RanRan project puts art to fore in Shanghai Xintiandi

Wang Jie
It is rare for a real estate developer to think of "painting a big cultural map" for a city, but Shui On Xintiandi aims to take on this mission.
Wang Jie
RanRan project puts art to fore in Shanghai Xintiandi

The launch ceremony of the "RanRan" project

It is rare for an owner of commercial properties to think of "painting a big cultural map" for a city, but Shui On Xintiandi aims to take on this mission.

Last week, Shui On Xintiandi announced its collaboration with UCCA, China's leading contemporary art institution, for a three-year program named "RanRan" in Shanghai.

The project endeavors to explore, nurture and support young Chinese contemporary artists via competitions, artist residence programs, art seasons and cross-over collaborations.

Merely a glance at the list of the cultural advisory committee members would reflect the ambition of RanRan. Big names such as Xu Bin, a world-renowned Chinese contemporary artist, Liu Qing, a popular political scientist, and Lou Yongqi, vice president of Tong Ji University, are included.

In fact, Shanghai Xintiandi, a landmark in Shanghai, already conjures up a unique atmosphere in its own community and neighborhood.

Over the past two decades, a variety of cultural and artistic activities including "Lumiere Shanghai," "World Music Asia," "Design Shanghai" and "XINTIANDI Festival" have been hosted in the area.

But given the pandemic and its impact on the industry, especially the two-month lockdown in Shanghai, Shui On Xintiandi and the launch of "RanRan" have surprised many.

"We have always held great confidence in, and a deep love for, Shanghai and know the pandemic situation will, eventually, come to an end," said Allan Zhang, chief executive officer of Shui On Xintiandi. "Since its opening, Shanghai has witnessed so many ups and downs, but will never lose its glamor."

In his eyes, the Greater Xintiandi will be on par with London's West End and New York's Midtown.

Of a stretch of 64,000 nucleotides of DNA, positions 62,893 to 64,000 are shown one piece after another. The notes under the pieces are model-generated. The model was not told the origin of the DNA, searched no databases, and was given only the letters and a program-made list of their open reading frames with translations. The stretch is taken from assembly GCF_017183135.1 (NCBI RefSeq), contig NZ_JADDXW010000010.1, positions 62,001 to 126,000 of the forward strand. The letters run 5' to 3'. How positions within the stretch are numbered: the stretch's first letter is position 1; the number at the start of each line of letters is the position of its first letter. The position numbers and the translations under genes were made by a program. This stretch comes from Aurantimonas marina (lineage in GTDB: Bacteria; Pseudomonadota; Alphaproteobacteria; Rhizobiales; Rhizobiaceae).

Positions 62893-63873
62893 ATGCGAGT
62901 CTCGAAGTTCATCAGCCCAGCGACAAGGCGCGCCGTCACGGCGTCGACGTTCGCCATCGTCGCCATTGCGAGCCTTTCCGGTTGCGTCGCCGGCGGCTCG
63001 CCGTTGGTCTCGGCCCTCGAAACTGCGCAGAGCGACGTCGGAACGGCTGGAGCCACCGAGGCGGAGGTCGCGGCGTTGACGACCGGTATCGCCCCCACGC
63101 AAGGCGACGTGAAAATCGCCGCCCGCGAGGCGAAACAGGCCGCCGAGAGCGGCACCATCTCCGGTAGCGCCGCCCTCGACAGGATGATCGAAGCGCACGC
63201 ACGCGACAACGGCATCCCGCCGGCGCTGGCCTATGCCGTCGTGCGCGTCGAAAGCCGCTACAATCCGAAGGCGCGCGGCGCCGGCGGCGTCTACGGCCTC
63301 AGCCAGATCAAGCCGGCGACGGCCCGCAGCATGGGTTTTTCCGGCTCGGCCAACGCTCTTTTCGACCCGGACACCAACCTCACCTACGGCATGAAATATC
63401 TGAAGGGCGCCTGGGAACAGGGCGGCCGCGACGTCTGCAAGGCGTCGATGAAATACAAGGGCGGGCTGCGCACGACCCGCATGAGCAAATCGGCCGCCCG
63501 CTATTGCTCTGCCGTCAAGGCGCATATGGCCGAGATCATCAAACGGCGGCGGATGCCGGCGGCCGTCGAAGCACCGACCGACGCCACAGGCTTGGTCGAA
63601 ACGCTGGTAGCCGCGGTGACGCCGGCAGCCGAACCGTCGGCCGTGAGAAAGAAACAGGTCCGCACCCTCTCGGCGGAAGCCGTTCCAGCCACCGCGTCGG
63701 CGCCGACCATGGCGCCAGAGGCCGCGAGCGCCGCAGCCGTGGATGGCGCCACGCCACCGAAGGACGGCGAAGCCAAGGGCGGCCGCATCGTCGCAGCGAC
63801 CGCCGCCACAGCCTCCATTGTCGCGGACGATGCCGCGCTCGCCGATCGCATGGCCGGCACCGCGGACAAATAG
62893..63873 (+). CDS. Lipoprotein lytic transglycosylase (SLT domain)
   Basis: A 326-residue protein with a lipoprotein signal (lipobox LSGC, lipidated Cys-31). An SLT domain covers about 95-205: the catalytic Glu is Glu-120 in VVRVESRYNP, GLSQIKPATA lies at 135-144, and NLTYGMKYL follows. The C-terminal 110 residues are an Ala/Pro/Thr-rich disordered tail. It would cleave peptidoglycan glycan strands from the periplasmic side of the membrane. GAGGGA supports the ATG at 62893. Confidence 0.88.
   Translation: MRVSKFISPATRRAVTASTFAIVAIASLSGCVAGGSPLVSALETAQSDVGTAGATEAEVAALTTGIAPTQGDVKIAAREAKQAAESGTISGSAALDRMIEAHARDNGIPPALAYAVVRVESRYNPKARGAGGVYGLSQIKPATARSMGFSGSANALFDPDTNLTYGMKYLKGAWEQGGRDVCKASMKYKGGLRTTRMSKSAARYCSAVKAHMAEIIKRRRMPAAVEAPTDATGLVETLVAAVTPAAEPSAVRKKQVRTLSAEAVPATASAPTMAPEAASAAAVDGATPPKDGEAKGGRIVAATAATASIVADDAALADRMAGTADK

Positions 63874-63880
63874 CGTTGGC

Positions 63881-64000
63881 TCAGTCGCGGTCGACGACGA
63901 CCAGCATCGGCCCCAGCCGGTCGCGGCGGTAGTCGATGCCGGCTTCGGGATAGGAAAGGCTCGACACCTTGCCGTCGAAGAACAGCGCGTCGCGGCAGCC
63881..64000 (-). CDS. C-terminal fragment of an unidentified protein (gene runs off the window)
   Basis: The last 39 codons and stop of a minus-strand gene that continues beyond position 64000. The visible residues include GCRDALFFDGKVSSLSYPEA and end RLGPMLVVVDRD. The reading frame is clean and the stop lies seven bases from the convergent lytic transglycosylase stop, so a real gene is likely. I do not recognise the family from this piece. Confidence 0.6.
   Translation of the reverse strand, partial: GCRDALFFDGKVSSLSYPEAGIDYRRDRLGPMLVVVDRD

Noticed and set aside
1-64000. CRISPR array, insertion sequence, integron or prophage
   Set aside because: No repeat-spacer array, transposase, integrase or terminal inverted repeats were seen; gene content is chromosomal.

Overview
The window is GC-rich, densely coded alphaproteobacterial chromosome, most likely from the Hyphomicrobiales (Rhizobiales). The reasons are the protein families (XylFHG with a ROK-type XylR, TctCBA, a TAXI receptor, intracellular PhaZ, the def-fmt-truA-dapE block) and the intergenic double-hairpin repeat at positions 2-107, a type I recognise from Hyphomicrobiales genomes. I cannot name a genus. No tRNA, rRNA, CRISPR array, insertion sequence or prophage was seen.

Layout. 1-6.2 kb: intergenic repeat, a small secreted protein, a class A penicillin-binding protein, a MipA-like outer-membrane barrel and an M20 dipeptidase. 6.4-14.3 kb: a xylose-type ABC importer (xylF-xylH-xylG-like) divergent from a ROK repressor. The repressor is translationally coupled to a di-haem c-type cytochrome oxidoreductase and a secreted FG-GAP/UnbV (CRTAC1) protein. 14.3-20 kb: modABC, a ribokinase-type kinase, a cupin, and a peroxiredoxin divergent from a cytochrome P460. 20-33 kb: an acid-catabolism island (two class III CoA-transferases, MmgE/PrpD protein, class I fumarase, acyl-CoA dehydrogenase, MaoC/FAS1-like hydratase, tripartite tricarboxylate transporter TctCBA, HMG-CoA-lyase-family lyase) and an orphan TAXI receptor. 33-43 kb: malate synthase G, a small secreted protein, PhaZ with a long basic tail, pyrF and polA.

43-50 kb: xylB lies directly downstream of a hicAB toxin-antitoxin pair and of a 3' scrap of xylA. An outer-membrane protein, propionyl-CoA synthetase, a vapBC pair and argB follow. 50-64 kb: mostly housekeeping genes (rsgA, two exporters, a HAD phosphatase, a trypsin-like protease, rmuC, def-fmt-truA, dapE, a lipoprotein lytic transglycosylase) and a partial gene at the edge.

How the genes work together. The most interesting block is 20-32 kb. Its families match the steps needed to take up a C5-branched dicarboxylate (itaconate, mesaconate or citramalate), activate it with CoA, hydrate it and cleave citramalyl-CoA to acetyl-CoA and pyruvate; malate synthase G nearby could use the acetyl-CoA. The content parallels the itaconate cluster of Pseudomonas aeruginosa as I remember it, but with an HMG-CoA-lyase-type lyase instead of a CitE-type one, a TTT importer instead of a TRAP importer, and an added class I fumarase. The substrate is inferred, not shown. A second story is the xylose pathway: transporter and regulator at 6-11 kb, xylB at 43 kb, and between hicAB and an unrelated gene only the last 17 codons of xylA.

A graduate from Tong Ji University with a bachelor's degree in materials engineering in 2001 and a master's degree in materials physics and chemistry in 2004, Zhang has been with Shui On Group since 2004.

A lover of diving for years, Zhang reveals that this special experience under the sea is Zen-like. It inspired him to think of "painting a cultural map" – akin to building up an ecosystem where every creature lives harmoniously.

Zhang shared with Shanghai Daily the idea behind the art project.

RanRan project puts art to fore in Shanghai Xintiandi

Q: This "RanRan" program was initiated through a brainstorming meeting two years ago when you first proposed the concept of "Culture Deep Dive." However, the outbreak of COVID-19 in 2020 cast uncertainty about the future. What drove Shui On Xintiandi to think of "deepening" its cultural project?

A: How time flies! I remember it was two years ago when we were preparing for Xintiandi's 20th anniversary celebration and looking forward to laying the foundation for the next 20 years.

At that time, every individual and business was grappling with uncertainty and the unknown COVID-19 situation. However, to move forward, you need to find the inner resolve and determination to achieve what is rooted deep down in your heart. For Shui On Xintiandi, this inspiration is culture, which has been a fundamental part of our DNA for the past two decades.

In the past, "mercantilism" dominated the fast-paced development of the entire market in China for 40 years, but I believe cultural development will play a critical role in the next phase. For us, "RanRan" is not an abrupt decision, but the end result of our accumulated passion, experience, research and vision.

Q: The year 2022 is quite difficult for various industries in China, but Shui On Xintiandi still gave great financial support to the "RanRan" project. Why?

A: It is true that the whole industry seemed to be in a period of "self-correction." And of course, we also became cautious, slowed down our pace and implemented cost-saving measures.

However, we also viewed this as an opportunity for companies to "reinvent" themselves. Instead of wasting energy on those superficial, we are keen to focus on projects that would sustain our vision in the long run.